Enigma Machine Auction in London


Auction Enigma MachineRight oh chaps, keep your stiff upper lip intact and no quivering with nostalgia here please as our boys would be proud of this bit of news that’s for sure! Who said gadgets had to be new? The use of clever, innovative and brilliant ideas has been around for centuries and goes back to times of the prehistoric age and those brave people who lived through the two World Wars.

An old fashioned piece of technology called an Enigma Machine is soon to be on auction, presented at the infamous Christie’s on the 29th September and is sure to cause many in attendance to enter into a frenzy of bidding.

This Enigma machine is a triple rotor variety and was in use by the military forces in Germany, employed to cleverly deploy messages with needed encryption to foil the enemy.

It used a brilliant coding system which was claimed to be un-crackable. However, in a famous breakthrough, the amazing Bletchley Park team actually beat the system by decoding it.

A few of the Enigma machines still survive post Second World War and it’s not often one pops onto the market. An important pre-release of what modern computers are today, the clever gadget was originally of Dutch design, taken on board by the German’s from 1929. It sent brilliantly encoded messages and signals using morse code systems to another similar device located globally.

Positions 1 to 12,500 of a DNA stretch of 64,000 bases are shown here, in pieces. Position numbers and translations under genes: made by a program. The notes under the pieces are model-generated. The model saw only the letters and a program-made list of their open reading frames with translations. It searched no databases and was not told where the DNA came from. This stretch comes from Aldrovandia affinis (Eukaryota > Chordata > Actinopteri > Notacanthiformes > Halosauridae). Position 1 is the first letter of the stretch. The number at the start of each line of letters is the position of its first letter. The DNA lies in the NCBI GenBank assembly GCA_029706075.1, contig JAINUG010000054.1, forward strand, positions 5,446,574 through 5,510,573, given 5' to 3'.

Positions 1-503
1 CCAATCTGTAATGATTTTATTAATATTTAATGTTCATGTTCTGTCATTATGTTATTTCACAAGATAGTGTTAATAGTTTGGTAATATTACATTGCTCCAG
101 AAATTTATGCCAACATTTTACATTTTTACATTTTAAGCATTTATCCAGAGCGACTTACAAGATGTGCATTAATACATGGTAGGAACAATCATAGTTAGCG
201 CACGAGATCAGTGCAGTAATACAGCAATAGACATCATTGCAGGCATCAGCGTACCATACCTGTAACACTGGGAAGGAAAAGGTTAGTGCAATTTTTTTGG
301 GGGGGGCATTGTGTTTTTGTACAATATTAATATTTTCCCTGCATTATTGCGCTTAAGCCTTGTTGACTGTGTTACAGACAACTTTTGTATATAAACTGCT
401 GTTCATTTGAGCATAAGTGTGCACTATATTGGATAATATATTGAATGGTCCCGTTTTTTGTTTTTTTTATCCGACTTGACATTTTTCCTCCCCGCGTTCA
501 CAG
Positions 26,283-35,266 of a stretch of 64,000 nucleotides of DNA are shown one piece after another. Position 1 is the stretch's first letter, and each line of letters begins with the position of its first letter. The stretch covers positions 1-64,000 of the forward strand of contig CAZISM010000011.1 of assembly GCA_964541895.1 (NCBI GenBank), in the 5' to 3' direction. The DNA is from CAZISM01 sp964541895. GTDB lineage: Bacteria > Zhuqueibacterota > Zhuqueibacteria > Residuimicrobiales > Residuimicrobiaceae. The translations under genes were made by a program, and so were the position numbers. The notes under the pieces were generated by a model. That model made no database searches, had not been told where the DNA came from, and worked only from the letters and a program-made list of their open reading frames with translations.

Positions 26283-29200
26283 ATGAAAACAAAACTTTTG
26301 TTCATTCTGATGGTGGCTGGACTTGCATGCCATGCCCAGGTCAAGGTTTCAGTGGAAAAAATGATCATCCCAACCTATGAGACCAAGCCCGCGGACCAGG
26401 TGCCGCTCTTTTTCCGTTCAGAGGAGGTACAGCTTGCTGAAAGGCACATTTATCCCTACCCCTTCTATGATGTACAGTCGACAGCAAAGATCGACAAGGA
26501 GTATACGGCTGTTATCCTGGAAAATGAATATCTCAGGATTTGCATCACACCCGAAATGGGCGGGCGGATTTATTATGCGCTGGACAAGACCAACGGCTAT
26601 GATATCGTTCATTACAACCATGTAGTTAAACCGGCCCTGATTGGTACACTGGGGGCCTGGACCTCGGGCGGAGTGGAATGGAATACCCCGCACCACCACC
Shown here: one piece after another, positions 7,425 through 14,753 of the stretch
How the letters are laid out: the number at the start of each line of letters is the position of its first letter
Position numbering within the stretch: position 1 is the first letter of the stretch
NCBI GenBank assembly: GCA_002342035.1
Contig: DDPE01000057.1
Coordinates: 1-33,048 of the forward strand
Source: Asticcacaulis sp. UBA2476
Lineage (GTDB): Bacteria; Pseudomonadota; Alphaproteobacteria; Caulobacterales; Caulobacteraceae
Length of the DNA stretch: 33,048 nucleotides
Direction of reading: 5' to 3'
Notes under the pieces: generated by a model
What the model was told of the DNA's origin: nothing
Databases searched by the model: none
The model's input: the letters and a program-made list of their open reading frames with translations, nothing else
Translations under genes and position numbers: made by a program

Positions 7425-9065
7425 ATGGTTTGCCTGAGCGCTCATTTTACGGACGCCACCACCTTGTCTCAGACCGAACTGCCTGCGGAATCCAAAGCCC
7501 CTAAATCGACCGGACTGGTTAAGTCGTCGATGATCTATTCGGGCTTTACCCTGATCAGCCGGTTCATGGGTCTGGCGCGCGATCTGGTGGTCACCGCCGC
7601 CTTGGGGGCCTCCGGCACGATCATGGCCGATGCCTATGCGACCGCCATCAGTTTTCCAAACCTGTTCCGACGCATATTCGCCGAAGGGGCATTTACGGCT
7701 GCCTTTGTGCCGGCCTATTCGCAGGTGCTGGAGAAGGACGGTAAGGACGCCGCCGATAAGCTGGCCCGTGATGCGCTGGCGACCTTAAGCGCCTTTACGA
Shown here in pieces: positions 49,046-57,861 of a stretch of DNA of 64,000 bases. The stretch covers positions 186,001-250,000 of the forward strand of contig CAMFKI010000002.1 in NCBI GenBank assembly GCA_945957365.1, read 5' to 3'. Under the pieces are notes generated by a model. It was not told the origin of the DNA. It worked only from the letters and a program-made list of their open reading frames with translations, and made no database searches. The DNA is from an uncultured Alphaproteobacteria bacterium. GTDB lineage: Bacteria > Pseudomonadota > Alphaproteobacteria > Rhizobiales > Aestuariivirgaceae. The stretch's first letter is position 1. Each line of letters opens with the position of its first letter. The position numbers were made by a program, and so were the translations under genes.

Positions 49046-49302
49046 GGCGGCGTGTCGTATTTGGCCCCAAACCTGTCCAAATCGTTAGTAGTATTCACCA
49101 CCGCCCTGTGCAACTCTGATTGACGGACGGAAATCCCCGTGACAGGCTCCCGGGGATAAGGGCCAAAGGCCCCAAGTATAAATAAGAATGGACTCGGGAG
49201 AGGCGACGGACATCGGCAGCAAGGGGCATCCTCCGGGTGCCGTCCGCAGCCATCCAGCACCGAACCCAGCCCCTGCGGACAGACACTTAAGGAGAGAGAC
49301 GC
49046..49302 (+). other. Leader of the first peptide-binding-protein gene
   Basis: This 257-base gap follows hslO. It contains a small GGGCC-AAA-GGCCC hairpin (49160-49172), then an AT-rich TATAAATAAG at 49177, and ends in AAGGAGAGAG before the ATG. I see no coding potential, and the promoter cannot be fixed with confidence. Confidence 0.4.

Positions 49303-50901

Definitely not a one-trick pony either, as the Enigma machine could employ up to a massive 158 million, million possible combinations which led the Germans to think it was invincible. The Bletchley team helped to bring the Second World War to a swifter close, decoding around 6000 messages daily at their busiest.

For those who want to grab a bit of history, grasp the wallets firmly as old money won’t work here. The last one auctioned in November 2010 brought around £67,000, so this Enigma could bring significantly more!

Update: The Enigma machine sold for a record $208,137 (£133,250) on Thursday September 29 at Christie’s Auction House, London.

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